Tuesday, February 22, 2011

Dance and Music in African American Slave Culture

Dance and Music  
Jurretta Jordan Heckscher
Excerpted from World of a Slave: Encyclopedia of the Material Life of Slaves in the United States

Dance and music were activities of life-sustaining importance to the people enslaved in the American South. From the 1620s to the 1860s, on small farms and great plantations, in village workshops and city factories, from southern Delaware to eastern Texas, slaves made music and danced. They sang songs to pace their grinding agricultural labors, remember their ancestors, mourn those who had died or been stolen from them, mock their oppressors, and worship the divine; they danced to strengthen the bonds of kinship and community, to find love and pleasure, and to experience their bodies in ways that did not belong entirely to someone else. To understand what slavery meant to slaves means to understand their dance and music and to understand American dance and music means understanding how much these art forms owe to those who were enslaved in the United States.

To learn more, check out World of a Slave: Encyclopedia of the Material Life of Slaves in the United States edited by Martha B. Katz-Hyman and Kym S. Rice. This two-volume encyclopedia is the first to focus on the material life of slaves. Check out the New York Times article recently published on this important and unique work.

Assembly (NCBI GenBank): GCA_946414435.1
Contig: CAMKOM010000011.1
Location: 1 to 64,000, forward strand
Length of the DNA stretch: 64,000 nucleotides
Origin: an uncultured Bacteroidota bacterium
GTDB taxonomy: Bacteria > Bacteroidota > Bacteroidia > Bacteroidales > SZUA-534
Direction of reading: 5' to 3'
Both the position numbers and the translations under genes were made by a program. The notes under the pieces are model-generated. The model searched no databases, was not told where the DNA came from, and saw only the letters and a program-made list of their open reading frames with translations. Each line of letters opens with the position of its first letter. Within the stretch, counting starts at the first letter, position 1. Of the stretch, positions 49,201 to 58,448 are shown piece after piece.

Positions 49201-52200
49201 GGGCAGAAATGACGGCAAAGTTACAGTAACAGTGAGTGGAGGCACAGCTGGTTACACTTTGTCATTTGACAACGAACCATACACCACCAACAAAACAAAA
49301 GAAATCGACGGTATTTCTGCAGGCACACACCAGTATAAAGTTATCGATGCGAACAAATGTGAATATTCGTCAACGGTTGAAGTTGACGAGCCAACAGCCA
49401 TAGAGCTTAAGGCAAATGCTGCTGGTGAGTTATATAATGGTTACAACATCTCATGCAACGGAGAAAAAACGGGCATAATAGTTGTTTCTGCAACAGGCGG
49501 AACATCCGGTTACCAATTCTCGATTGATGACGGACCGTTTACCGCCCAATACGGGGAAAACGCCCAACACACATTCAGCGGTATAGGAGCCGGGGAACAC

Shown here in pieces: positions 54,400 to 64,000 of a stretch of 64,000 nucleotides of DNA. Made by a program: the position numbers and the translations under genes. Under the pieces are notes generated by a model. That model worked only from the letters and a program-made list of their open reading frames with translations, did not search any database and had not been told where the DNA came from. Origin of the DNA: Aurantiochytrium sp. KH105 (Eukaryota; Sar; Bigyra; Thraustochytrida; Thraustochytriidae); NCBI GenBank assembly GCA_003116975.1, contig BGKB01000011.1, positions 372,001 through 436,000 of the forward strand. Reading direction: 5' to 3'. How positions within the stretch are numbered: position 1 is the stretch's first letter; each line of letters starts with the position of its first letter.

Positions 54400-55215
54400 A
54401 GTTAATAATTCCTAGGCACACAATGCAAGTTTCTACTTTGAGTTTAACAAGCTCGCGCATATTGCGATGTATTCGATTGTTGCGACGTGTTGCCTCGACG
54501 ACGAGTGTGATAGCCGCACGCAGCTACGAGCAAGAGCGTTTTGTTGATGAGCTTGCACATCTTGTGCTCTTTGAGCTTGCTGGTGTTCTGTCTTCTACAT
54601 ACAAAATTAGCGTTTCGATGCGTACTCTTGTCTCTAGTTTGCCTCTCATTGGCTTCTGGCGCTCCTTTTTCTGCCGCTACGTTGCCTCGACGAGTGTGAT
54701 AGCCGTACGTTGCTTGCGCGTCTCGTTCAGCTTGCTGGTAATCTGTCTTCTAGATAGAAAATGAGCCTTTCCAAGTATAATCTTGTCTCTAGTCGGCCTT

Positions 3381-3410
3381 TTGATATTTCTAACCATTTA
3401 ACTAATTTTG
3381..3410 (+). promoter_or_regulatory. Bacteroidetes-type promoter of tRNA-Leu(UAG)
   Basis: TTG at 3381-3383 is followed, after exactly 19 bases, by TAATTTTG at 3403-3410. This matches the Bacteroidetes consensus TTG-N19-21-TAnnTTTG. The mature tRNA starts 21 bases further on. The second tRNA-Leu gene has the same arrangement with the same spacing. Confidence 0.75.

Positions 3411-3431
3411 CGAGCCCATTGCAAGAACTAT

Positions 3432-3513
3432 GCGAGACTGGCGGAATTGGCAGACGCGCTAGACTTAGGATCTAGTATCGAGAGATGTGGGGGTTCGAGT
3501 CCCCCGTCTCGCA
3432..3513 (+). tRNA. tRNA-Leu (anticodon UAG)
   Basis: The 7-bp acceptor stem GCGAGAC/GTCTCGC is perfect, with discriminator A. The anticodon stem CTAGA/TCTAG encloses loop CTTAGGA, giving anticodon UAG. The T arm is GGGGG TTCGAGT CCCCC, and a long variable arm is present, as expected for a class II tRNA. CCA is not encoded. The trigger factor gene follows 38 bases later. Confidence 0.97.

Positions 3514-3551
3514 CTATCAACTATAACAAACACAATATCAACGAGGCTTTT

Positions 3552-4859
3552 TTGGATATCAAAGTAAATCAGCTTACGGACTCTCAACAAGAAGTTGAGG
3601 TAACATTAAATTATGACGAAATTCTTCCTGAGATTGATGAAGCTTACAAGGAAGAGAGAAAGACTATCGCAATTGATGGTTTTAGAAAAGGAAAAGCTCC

Be sure to take a look at The African American Experience database for regularly updated content on African American history and culture. Over 1,000 slave narratives were just added. Sign up for a free 60-day subscription today!


  1. Recently, the term "dance music" is familiarly known club, electronic music ... techno, trance, house, eurodance, trance and breakbeat, drum and bass, hip hop, Raga. electronic dance music developed in 1970. Kraftwerk, Giorgio Moroder, Donna Summer and Sylvester are few artists who began to dance music phenomenon. Since 1988, many developed in terms of dance music, Acid House and Techno trance ambient air.

  2. What are similarities of African Music styles and Disco music style?

  3. Rhythms are layered in disco, as in African polyrhythms. I'm not sure exactly how similarly they are layered, since I am a dance writer. Both disco and African music are for dancing...the rhythms make you want to dance. The African expatriate group Manu Dibango had what some consider a first disco hit; (it became popular in 70s discos). There was some back and forth between Afro-pop artists and US disco and soul artists in the early 70s. They listened to each other. James Brown went to Africa. I think you are asking about African music styles and not African-American?